Monday, March 31, 2008

Mixed-Sum Up

Well, about a week ago, I finished Mixed. As I mentioned in my previous entry, I was not very impressed. My suspicion is that it was the style of writing that I disliked because the content I could identify with. "No you can't!" I'm sure people will scream at me "you are not biracial". Well, technically I'm not. Both my parents are Mexican, but don't Mexicans come in all different colors and ethnicities, heck even religions? Yes they actually do. When I was deep in the throws of my Ethnic Studies studies, I looked at my parents and realized, wow, I think I *could* be biracial. You see, race is a bit more mixed up in Mexico. Like the Unites States now, there was a lot of mixing going on in Latin American during the Spanish "Conquest". Unlike the Unites States back then, Catholics in Latin American wanted to include Native Indians, Indios, into their religion, thus mixing, resulting in what is called a Mestizo, or Mestizaje. The United States thought the "separate but equal" approach would best suit Native Indians, thus we have to this day, reservations. I won't even go into slavery and how separate that was. But I am a product of mestizaje. I am a product of my Spanish ancestry, (which if you look far enough, includes the Moors) as well as indigenous people of Mexico. I've often gotten from people, "you look Persian, Middle Eastern, Indian, Arabic . . ." but I'm none of these, ethnicity wise. I'm American by birth, Mexican-American by culture and Mexican by heritage.
I could be biracial if you look at my parents. My mom is a guera, or a light skinned Mexican. She comes from a family of blue/green-eyed relatives. My dad on the other hand, is more prieto, or dark skinned. He comes from the more Indian/moorish past, even though it's my mother who had an Indian great-grandmother. If you look at it, you could easily say my mom is "white" and my dad is "native", but since they're both "Mexican" it seems nulled.
Just yesterday, I was showing a photo to my boyfriend's roommate. It was us four girls in Mexico: my two sister-in-laws, my mother and myself. He asked innocently, "what's with all the white people?" "All" seems to imply "most", but if you think about it, it's 50/50. My mom is Mexican and my sisters are white, but yet, he saw that they were mostly all white. So what's in a color if you're from a different culture? What do people see/hear first? Your accent? Your color? And once supplied with the proper information, how does that color one's thoughts on the photo?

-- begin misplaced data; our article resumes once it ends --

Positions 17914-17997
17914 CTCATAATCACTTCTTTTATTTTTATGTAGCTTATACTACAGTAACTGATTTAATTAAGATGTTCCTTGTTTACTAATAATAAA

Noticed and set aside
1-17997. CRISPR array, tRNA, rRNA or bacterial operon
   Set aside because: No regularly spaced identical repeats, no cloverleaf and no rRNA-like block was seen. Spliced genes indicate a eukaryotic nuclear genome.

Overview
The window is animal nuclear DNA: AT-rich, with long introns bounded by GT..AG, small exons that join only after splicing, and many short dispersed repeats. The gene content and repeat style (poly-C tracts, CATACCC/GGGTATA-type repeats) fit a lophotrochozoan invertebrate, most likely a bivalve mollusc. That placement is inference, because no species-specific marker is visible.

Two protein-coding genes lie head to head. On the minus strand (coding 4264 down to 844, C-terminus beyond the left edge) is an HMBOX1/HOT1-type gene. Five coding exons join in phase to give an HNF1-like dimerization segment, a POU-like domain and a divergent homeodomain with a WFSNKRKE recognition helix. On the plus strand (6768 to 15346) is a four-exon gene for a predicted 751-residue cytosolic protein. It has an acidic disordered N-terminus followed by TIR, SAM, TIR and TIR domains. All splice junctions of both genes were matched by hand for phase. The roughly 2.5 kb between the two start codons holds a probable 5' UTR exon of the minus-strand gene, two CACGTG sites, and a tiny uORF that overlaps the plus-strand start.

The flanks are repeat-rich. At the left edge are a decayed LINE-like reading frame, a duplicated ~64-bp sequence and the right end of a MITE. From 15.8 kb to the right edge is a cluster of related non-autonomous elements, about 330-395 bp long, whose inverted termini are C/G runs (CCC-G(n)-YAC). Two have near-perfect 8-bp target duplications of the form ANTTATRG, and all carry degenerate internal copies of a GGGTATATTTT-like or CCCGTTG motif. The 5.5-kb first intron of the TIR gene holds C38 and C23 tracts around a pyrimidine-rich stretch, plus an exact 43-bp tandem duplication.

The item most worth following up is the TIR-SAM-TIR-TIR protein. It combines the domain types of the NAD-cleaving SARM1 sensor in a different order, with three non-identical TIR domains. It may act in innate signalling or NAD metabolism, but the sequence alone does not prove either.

I know I veered way off track on this entry, but what I was trying to illustrate is that even though I am not "seen" as biracial in it's most common definition of black and white (and I do believe my future children will not be seen as biracial even though their father is part Italian, Irish, Native and English and at one point in history, both Italians and Irish were seen as separate races to white) I still see myself as part of two worlds. I'm an American Oregonian cocooned in a Mexican culture. I've lived both lives, I've been in both cultures. I used to find it difficult to navigate between my two worlds when I was younger even ashamed, but now I say, f it. If you don't or can't accept it, that's your problem, not mine. I also don't jump down people's throats if they ask questions, there's no point. If you don't ask questions, no matter how ignorant they are, how can one ever learn the trueth?
I'll take the best of both and create my own culture. I do believe that family creates one's culture and I sure look forward to creating my children's.

1 comment:

Laura said...

That was a very interesting posting, and one I can relate to--I'm half middle-eastern. Technically, not a separate race from plain old white, but a little darker, and, given the current political climate, definitely differentiates me. I've been mistaken for Italian (by an Italian), Jewish, Scandinavian, and most recently, Venezuelan. It seems people think I look like something, but have no idea what. It kind of makes me feel special, but at times, not knowing what my actual ethnicity is, people might make anti-middle-eastern comments, which obviously pisses me off. So yeah, it's complicated.